A NSW Government website
The NSW Government today released a new report to supercharge the state’s economy by revealing what makes the world’s best innovation precincts succeed.
The report by the NSW Innovation and Productivity Council , which includes some of Australia’s top business and research thinkers, provides a guide for governments and the private sector to propel the state’s innovation precincts.
“This report shows what makes the world’s best innovation precincts hum and what we should focus on to create jobs, economic value, exports, productivity, higher wages, intellectual property and business resilience,” Innovation and Productivity Council chair Neville Stevens AO said.
“It can be used by governments, industry and universities to ensure our innovation precincts reach their full potential.”
Mr Stevens said the report, NSW Innovation Precincts: Lessons from International Experience, examines leading innovation precincts like California’s Silicon Valley, London’s Silicon Roundabout and Tel Aviv’s ecosystem as well as NSW precincts.
“This report shows innovation precincts can create more new patents, processes, products and internationally-traded IP,” he said.
“It will help NSW grow jobs and its innovation economy by fully leveraging our world-class research and science organisations, leading industries and highly skilled workforce to create globally competitive industry sectors.”
Mr Stevens said innovation precincts bring together businesses, knowledge institutions universities and entrepreneurs to attract skilled talent and build sectors.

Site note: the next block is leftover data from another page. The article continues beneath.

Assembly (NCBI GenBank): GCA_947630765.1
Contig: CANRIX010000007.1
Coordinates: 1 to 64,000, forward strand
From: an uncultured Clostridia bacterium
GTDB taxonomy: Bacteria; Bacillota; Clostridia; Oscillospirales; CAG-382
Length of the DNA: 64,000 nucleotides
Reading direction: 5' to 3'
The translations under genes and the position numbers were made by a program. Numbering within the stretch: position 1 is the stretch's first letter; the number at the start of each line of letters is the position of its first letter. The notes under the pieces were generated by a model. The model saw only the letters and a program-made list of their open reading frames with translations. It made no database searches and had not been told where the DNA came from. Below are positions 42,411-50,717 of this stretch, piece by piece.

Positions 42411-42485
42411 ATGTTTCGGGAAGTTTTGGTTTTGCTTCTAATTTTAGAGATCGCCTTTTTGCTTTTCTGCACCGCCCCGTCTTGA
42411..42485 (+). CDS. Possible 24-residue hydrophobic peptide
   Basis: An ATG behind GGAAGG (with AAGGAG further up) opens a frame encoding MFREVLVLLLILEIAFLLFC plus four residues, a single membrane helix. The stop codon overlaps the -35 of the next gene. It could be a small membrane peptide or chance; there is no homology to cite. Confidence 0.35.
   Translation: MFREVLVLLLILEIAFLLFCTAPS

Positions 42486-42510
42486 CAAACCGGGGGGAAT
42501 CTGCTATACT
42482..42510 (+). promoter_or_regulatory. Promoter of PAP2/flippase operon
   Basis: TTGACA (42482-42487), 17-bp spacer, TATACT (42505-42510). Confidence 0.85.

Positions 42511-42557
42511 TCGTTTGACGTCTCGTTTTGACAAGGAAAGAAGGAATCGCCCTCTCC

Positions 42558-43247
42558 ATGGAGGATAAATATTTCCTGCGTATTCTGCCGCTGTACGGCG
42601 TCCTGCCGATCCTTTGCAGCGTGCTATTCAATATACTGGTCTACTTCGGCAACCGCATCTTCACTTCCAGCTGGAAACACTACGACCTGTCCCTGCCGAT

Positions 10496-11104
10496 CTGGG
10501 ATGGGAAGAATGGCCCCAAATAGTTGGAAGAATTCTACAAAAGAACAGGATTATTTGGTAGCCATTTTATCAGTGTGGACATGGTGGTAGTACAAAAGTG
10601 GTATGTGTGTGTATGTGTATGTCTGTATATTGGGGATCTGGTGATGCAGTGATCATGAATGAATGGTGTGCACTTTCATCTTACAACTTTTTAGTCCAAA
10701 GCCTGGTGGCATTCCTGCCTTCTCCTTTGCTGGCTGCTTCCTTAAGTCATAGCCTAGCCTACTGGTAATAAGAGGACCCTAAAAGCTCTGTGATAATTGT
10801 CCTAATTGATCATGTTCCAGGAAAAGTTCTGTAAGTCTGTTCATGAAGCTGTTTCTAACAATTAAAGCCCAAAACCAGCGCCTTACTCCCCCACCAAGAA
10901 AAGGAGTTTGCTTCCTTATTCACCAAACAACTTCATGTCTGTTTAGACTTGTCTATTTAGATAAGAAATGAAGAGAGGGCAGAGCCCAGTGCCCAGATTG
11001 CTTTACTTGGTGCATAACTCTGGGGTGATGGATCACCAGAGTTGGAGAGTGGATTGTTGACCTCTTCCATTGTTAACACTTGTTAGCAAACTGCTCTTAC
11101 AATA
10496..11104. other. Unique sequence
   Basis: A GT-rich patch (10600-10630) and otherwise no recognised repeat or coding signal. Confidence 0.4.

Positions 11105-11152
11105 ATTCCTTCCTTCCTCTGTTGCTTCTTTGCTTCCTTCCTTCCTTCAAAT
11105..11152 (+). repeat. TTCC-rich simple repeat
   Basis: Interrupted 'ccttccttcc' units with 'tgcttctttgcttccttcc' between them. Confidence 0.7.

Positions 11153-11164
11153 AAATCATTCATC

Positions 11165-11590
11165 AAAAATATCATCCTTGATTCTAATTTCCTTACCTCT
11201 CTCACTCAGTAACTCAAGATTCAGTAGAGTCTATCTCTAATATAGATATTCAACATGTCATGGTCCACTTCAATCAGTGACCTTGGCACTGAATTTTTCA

NSW has emerging innovation precincts in sectors including healthcare at Randwick, Westmead and Camperdown-Ultimo; financial, digital and other technology in the CBD to Eveleigh; biopharmaceuticals at Macquarie University; defence and aerospace at Williamtown and Western Sydney Airport; agtech in Orange, Armidale and Wagga Wagga; and creative industries at Surry Hills, Redfern and Moore Park.
“Our innovation precincts can use this guide to create more economic benefits including quality jobs with higher than average wages; more resilient businesses with higher than average productivity, growth and exports; and better products.
“They can also support more productive use of land and buildings and leverage investments in major assets like hospitals, universities and airports, as well as maximise the impacts of research and development and investment in education.
“It provides a framework for the formation of regional precincts that can grow regional economies and create new jobs,” Mr Stevens said.